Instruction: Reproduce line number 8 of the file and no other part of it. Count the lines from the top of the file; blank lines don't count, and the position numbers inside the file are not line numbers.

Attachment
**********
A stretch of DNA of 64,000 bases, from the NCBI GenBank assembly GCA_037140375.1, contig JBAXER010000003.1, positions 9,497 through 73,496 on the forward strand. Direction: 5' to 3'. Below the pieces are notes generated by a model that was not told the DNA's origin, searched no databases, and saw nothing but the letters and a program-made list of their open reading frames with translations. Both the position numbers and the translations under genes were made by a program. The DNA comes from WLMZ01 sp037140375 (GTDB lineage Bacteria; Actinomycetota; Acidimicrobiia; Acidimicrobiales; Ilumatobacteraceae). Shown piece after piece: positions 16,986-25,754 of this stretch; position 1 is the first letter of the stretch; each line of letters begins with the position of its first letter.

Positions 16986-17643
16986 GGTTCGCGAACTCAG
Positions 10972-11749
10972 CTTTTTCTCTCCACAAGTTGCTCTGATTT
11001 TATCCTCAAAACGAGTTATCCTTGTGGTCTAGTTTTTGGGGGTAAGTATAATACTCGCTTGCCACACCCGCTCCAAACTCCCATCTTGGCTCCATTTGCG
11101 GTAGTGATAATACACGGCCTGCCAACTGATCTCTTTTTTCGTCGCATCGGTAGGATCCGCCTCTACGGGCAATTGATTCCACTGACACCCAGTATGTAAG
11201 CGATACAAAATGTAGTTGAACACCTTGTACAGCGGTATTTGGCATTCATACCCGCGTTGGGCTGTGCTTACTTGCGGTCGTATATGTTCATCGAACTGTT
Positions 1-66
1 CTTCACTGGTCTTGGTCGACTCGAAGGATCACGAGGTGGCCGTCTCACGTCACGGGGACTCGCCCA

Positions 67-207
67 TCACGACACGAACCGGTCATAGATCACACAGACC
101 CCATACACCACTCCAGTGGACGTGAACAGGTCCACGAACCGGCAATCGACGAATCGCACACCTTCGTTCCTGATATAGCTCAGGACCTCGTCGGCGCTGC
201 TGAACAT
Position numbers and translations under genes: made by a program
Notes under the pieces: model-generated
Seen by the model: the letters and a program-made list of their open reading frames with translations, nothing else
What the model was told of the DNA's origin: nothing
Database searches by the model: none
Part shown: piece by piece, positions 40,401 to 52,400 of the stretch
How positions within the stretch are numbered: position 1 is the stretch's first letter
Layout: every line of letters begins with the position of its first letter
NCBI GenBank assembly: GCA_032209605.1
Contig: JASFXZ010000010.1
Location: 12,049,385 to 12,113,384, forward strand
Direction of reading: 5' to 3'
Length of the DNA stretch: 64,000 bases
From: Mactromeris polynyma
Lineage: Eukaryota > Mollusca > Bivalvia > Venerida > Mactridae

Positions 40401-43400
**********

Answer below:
11201 CGATACAAAATGTAGTTGAACACCTTGTACAGCGGTATTTGGCATTCATACCCGCGTTGGGCTGTGCTTACTTGCGGTCGTATATGTTCATCGAACTGTT